It is far from "fact" that "sexuality is not something you choose... it is part of your make-up, as natural to you as your skin colour". It is still very much an open question whether that is the case.
Brian Souter was pretty clear about where he was coming from in the Scottish referendum on Section 28. You may well question the validity of the result but it's a bit rich to go on about it being undemocratic when the Scottish politicians refused point blank to allow the people of Scotland to have any say in the matter.
Prejudice is not necessarily a bad thing. We are prejudiced against neo-Nazis and paedophilia, are we not? What about racists? What about homophobes?
Logically speaking, you cannot bleat on about the need to eradicate all "prejudice" and then express prejudice yourself about people of whom you disapprove.
Don't confuse disapproval with intolerance. As the great John Stuart Mill put it (to paraphrase), just because we are prepared to tolerate certain forms of behaviour doesn't meanwe should not have the right to disapprove of them.
Many countries maintain systems which offer economic incentives for married heterosexual couples with children. Of course, such incentives discriminate against everyone who does not fit into that category. When a single person (gay, lesbian or hetero) does not qualify for the same tax breaks as a married heterosexual it is not an infringement of their "human rights". There is no human right to a tax break. Nor is it a human right to insist that taxpayers' money be used to "promote" alternative lifestyles (sexual, religious or whatever). Thus Section 28 is not about human rights. It's not about saying to heterosexuals that their homosexual peers are "inferior" either. It's about society simply choosing to have an opinion about the relative merits of a heterosexual versus a homosexual lifestyle.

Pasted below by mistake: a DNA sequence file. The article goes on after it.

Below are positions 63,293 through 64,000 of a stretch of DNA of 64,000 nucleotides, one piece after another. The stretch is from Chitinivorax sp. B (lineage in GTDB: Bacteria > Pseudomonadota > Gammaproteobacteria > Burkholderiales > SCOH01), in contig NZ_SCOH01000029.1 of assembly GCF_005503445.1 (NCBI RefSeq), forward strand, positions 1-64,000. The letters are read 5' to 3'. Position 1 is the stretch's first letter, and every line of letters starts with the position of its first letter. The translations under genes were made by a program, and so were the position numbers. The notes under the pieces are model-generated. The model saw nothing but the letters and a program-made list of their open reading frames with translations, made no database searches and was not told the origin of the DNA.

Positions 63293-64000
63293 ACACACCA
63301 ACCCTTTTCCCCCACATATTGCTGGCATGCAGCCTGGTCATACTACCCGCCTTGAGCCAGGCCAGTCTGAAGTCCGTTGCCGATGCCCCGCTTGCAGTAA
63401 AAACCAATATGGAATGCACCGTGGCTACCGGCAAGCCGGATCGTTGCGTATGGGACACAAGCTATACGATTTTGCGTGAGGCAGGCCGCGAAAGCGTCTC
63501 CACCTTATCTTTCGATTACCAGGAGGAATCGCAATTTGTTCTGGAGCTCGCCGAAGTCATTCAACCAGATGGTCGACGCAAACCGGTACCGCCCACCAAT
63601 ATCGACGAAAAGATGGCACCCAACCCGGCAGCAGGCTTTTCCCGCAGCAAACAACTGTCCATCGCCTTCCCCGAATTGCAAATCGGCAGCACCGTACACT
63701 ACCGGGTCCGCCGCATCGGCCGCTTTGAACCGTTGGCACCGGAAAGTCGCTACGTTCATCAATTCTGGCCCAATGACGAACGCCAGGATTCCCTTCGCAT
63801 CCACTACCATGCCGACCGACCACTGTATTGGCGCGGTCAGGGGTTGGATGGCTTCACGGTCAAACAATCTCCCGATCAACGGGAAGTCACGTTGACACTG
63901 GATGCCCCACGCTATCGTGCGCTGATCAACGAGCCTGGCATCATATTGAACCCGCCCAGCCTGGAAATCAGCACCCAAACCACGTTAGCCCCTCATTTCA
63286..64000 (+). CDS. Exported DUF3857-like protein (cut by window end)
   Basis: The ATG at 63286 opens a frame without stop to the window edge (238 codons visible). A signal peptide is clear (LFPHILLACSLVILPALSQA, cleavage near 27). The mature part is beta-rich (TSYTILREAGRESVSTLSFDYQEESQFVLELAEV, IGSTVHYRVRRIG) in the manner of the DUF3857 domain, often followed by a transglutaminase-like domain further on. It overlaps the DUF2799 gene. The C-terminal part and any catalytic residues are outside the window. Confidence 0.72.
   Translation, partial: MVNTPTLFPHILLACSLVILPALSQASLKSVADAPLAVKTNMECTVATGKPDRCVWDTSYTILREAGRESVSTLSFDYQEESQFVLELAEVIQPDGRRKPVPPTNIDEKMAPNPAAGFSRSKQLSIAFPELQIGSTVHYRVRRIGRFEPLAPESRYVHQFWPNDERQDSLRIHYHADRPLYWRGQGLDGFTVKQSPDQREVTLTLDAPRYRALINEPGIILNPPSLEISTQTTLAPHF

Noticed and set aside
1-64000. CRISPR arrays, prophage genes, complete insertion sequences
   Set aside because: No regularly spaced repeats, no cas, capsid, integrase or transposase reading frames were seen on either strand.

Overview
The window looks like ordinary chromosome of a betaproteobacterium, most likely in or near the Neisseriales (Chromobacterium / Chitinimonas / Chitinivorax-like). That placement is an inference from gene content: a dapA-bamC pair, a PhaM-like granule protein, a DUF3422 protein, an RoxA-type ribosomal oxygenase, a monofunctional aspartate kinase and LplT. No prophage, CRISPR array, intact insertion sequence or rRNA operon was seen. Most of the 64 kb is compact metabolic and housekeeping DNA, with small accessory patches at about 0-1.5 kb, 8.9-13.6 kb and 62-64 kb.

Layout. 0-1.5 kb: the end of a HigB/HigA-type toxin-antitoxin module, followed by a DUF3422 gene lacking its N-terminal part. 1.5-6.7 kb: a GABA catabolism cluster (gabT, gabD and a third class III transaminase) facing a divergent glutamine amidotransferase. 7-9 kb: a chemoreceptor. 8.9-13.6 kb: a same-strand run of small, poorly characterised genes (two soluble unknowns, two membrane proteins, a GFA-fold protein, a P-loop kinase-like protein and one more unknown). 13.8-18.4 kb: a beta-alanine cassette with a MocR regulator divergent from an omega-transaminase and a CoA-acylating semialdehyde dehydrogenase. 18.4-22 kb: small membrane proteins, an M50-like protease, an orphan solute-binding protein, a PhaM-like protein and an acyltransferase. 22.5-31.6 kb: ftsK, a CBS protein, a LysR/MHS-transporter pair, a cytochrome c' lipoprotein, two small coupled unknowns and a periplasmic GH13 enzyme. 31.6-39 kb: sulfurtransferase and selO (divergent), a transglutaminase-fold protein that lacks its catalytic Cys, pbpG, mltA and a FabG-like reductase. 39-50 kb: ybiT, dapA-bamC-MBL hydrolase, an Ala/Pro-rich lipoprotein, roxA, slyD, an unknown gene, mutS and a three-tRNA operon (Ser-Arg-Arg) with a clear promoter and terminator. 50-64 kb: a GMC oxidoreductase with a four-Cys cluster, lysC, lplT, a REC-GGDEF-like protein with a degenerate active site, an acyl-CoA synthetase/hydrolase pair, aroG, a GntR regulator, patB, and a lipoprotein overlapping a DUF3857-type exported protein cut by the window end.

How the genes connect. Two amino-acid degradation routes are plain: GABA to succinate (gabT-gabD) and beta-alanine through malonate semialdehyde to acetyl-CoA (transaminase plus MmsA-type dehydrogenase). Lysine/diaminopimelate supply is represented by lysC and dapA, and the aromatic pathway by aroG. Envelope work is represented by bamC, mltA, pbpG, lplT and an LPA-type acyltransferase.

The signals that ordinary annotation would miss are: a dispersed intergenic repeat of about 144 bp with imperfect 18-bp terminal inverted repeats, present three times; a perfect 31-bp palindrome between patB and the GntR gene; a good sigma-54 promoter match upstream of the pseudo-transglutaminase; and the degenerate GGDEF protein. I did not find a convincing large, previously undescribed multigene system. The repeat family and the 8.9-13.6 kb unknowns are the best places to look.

In any event, your correspondent John Cattermole (TES, August 18) can tell his primary school colleagues to sleep easy. Section 28 does not ban anybody from talking about gay issues.